Feds outline plan to curb invasive species

Invasive quagga mussels at Lake Powell. Photo courtesy NPS.

Early detection and response, partnerships across jurisdictions seen as critical measures

Staff Report

The spread of invasive species has been identified as the second-leading cause of extinctions among all plants and animals worldwide — and the problem is getting worse in the era of global trade. Just a few months ago, scientists warned that North American amphibians are at risk from an invasive fungus. White-nose syndrome, which has wiped out millions of bats, may have also spread to the U.S. from Europe.

Federal officials now say they have a plan to try and curb the proliferation of invasive species by focusing on early detection and swift response. The measures are outlined in a report released by the Interior Department: Safeguarding America’s Lands and Waters from Invasive Species: A National Framework for Early Detection and Rapid Response.

“Invasive species pose one of the most significant ecological threats to America’s lands and waters,” said U.S. Department of the Interior Principal Deputy Assistant Secretary Kristen J. Sarri. “Early detection and rapid response actions can reduce the long-term costs, economic burden, and ecological harm that they have on communities. Strong partnerships and a shared commitment to preventing the spread of invasive species can lay the foundation for more effective and cost-efficient strategies to stop their spread.”

Invasive species are defined as those that are not native to a specific location and whose spread causes, or is likely to cause, economic or environmental harm or harm to human health. Invasive species are moved around the world through trade, travel, and transport. Climate change can accelerate the spread and amplify the impacts and costs associated with invasive species. The reverse is also true — invasive species can dramatically reduce the resilience of lands and waters to climate change.

Hundreds of invasive species already exist in the United States, including zebra and quagga mussels, Asian carps and lionfish. If left to spread, invasive species can cost billions of dollars to manage and can cause irreversible harm. For example, highly flammable cheatgrass, a plant native to Europe, fuels more intense wildfires, imperiling livestock, wildlife, fragile habitats and rangelands while also endangering property and posing risk to human life.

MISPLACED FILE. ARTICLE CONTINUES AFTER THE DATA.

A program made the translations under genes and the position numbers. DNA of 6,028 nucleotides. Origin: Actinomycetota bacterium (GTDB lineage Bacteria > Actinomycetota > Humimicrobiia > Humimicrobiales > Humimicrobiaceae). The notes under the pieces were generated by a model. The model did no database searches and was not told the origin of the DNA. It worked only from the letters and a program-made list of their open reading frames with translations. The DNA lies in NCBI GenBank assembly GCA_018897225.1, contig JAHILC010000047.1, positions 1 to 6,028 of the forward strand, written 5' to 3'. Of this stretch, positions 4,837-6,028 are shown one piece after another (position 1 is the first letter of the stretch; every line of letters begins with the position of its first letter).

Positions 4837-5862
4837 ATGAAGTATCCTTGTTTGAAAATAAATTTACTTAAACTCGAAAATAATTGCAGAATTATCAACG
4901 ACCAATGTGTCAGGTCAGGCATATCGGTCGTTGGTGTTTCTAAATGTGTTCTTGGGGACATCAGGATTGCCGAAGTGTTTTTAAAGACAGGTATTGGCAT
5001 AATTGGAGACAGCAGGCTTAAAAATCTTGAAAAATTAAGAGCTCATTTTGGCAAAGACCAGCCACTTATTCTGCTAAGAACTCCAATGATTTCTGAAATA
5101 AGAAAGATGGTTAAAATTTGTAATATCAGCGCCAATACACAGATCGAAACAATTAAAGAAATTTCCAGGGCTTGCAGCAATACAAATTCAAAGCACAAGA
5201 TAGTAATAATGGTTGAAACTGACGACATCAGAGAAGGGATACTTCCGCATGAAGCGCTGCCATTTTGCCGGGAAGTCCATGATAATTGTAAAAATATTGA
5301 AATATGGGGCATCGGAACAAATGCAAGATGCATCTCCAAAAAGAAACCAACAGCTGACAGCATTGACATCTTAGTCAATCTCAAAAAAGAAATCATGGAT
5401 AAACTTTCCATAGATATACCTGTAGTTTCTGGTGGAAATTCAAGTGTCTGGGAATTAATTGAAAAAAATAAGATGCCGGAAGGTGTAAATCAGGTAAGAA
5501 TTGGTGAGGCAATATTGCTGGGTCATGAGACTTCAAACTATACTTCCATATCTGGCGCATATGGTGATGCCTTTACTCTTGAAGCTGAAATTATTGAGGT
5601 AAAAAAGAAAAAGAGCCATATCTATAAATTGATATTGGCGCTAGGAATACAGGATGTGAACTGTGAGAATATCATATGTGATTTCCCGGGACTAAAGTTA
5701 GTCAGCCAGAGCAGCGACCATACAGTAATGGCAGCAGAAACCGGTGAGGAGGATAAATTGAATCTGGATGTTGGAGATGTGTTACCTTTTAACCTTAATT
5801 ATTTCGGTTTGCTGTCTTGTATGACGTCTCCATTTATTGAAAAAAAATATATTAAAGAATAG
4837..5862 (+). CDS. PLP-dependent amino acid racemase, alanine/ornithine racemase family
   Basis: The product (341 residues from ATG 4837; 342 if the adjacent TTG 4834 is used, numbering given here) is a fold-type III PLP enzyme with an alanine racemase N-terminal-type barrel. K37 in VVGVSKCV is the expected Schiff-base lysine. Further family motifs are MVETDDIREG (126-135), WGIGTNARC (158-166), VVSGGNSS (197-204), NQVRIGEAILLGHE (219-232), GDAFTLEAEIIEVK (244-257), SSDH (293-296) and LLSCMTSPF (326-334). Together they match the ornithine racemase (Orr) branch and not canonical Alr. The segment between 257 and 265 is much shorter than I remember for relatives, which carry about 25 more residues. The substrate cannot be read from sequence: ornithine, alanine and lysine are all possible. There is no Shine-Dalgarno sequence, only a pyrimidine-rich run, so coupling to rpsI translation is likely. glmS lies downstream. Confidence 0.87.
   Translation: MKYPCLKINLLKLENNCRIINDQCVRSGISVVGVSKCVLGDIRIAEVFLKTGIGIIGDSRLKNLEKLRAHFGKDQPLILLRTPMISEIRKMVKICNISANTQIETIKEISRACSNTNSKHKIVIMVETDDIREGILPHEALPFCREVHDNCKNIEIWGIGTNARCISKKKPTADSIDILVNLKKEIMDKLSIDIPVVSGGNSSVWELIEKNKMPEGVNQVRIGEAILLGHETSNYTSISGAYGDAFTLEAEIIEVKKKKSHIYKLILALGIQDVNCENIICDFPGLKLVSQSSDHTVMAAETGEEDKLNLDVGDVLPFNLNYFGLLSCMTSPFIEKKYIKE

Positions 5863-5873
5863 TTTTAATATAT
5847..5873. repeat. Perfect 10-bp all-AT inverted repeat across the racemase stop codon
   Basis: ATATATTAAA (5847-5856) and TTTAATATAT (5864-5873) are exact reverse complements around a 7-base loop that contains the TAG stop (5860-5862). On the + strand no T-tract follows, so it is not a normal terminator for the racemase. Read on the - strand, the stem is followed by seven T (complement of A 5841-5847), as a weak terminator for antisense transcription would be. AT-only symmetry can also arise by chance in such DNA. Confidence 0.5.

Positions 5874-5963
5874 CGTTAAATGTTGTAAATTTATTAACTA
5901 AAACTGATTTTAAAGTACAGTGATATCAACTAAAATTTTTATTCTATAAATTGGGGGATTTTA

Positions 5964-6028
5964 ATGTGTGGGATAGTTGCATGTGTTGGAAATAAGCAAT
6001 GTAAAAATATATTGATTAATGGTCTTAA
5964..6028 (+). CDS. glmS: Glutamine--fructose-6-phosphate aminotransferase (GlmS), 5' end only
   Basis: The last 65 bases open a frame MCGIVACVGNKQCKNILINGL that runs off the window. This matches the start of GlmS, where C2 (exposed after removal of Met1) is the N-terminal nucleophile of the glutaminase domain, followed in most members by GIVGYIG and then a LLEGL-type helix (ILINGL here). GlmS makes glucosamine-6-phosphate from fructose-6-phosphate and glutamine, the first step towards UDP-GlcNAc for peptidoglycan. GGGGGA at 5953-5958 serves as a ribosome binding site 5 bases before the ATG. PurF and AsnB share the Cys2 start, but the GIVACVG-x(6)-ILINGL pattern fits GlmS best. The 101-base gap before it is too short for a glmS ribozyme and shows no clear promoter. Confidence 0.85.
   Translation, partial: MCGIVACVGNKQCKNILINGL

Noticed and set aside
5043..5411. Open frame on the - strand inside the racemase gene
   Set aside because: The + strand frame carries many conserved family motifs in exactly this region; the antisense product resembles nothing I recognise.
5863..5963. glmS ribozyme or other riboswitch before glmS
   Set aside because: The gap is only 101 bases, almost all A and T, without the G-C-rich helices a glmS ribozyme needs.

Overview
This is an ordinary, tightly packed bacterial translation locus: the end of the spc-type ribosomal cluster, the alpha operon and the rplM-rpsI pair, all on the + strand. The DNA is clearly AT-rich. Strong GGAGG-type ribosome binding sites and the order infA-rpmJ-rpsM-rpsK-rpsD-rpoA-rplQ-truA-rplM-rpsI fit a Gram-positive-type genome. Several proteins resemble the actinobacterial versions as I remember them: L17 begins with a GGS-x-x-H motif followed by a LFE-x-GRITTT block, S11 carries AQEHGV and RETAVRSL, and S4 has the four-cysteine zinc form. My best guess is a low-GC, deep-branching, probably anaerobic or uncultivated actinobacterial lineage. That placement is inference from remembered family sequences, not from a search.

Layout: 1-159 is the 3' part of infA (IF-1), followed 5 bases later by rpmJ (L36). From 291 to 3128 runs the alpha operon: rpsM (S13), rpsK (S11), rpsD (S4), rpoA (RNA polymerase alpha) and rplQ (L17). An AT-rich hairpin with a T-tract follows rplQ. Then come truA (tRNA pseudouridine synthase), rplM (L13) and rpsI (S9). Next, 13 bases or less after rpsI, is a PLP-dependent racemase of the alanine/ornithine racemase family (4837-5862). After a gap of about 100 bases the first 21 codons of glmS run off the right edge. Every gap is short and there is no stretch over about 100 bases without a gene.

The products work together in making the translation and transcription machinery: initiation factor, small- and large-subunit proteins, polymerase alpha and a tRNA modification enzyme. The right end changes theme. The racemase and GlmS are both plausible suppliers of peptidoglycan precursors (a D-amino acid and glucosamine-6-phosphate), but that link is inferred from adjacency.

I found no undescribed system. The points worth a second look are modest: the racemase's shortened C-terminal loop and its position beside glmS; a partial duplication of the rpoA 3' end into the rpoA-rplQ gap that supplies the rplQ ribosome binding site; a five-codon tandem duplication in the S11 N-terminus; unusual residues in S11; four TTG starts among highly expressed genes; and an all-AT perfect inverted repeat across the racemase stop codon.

Despite prevention efforts, potentially invasive species, such as the spotted lanternfly and the Asian tiger mosquito, which spreads the Zika virus, continue to be a threat. This reality necessitates a national framework for the early detection of and rapid response to invasive species. This report is a first step towards building U.S. capacity to forecast which non-native species pose the greatest risk to the country, bolster current monitoring and response actions underway, and position public and private partners to be prepared to take immediate action when the next invasive species arrives.

“Invasive species that infest marine and freshwater environments are notoriously difficult and costly to control,” said Eileen Sobeck, Assistant Administrator for Fisheries at the National Oceanic and Atmospheric Administration.

Interior has been actively engaged in prevention, early detection, rapid response, control and management and research related to invasive species for nearly 60 years. The Department’s FY2017 budget request includes $105.8 million to address invasive species, approximately $5.4 million above the 2016 enacted level.

The report contains a series of concrete recommendations for Federal action that builds on existing initiatives and calls for the implementation of five recommendations, including:

  • Establishing a multi-stakeholder EDRR Task Force;
  • Convening high-level decision makers to assess funding mechanisms for a nation-wide preparedness and emergency response initiative;
  • Advancing pilot projects targeted for high priority areas;
  • Scaling partnerships across government and with private, non-profit and scientific communities; and,
  • Fostering the development and application of innovative scientific and technical approaches to EDRR.

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